Roy Falls at Norris' gravesite

Roy Falls at Norris' gravesite

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Wednesday, October 26, 2011

"AS LONG AS THIS HAPPENS" - Story of J. T. Pemberton



This phrase shaped the early ministry of J. Frank Norris. These words, “As long as this happens” … were spoken by J. T. Pemberton, who served on the pulpit committee that called J. Frank Norris as pastor in 1909.

The story of this man, J. T. Pemberton gives evidence which refutes the false claim that J. Frank Norris eventually parted company with most of his one-time associates. Of all of the thousands of friends which Norris encountered along the way, none were more loyal than J. T. Pemberton. In the end, Norris considered J. T. Pemberton as the best friend he ever had and for that reason, the story of J. T. Pemberton needs to be told.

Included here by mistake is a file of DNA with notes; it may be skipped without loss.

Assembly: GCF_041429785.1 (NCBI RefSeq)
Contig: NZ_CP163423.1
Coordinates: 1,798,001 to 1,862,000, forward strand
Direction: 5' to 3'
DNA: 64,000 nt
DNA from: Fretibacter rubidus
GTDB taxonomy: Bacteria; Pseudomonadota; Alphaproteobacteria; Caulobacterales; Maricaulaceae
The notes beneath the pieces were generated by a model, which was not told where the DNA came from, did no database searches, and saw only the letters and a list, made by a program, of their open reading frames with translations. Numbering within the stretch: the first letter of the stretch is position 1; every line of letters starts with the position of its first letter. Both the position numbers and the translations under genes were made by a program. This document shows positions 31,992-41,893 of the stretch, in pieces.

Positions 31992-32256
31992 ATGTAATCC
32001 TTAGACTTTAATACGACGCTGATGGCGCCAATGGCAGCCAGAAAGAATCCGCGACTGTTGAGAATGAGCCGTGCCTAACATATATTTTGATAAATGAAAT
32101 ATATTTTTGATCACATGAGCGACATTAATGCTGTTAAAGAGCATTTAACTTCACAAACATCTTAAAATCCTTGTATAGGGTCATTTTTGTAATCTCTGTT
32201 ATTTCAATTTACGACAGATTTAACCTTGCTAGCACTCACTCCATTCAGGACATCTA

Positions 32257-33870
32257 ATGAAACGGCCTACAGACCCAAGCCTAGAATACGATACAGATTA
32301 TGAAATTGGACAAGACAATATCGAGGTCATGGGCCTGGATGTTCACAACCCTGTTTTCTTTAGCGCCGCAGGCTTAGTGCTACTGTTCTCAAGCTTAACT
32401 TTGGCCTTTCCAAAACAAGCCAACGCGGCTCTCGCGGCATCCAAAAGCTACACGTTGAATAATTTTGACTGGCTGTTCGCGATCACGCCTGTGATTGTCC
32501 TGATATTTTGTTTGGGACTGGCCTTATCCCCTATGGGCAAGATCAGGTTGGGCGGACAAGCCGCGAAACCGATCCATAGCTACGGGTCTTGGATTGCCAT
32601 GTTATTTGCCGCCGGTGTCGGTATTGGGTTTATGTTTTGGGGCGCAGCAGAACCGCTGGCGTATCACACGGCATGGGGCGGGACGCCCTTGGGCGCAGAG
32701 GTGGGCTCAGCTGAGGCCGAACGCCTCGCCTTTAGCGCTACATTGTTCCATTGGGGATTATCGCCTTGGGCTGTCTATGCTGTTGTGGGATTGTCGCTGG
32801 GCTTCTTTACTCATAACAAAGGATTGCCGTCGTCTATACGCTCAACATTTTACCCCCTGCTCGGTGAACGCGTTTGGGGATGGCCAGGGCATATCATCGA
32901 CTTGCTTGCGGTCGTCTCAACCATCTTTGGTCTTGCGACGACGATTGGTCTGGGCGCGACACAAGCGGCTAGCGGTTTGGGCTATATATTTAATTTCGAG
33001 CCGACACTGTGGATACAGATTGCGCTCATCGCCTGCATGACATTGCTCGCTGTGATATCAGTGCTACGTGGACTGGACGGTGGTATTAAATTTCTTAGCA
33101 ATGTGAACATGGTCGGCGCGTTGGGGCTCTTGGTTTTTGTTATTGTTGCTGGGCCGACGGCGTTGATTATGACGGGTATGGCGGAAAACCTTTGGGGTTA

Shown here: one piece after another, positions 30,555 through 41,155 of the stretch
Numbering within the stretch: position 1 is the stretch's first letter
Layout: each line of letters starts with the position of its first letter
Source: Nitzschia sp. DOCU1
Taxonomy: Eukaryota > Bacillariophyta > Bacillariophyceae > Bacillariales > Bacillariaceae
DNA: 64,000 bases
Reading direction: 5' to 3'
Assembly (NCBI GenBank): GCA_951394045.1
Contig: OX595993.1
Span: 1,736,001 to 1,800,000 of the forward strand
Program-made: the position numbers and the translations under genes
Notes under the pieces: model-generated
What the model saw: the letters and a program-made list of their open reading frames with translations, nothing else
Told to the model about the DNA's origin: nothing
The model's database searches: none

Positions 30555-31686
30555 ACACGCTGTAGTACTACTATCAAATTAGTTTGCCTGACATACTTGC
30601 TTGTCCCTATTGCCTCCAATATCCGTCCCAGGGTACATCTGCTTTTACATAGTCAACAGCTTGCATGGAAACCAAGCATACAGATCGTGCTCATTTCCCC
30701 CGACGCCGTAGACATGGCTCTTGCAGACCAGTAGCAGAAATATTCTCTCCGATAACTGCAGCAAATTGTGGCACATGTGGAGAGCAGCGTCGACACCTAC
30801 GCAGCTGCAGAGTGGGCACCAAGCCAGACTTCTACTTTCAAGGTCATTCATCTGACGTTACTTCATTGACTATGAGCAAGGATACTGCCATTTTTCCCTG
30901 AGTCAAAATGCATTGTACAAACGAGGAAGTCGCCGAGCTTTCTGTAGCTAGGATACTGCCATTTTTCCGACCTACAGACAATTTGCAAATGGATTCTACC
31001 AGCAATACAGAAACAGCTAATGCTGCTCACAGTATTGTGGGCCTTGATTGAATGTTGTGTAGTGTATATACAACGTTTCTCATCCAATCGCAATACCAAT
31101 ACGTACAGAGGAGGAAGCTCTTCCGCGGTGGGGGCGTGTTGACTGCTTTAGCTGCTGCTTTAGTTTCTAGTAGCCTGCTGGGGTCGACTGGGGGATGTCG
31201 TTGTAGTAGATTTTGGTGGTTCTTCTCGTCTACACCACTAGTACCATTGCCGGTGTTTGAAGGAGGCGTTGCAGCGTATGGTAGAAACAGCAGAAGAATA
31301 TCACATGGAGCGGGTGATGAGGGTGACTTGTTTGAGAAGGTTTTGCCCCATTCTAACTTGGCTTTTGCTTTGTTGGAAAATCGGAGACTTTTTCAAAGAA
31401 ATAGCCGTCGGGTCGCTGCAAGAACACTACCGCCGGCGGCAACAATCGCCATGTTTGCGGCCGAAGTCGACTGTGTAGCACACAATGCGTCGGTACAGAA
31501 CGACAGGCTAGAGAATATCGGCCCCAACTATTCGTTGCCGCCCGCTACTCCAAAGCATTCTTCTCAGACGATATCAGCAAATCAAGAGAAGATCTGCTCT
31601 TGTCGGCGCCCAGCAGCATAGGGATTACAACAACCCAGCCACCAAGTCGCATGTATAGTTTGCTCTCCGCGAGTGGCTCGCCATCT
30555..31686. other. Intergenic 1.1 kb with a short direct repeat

Initially, J. T. Pemberton opposed Norris at the beginning as pastor of the First Baptist Church. As it turned out, this man, Pemberton, who was the leading banker in Ft. Worth, Texas and for 38 years was in a position to befriend his pastor on more than one occasion. Strangely, it was J. T. Pemberton who cast the lone dissenting vote in 1909. Pemberton later explained the logic for casting a negative vote.

In addressing his fellow committee men, he stated, “If Norris comes as pastor, you can be assured we will not all be the same before long, for we are not ready for his type of preaching.”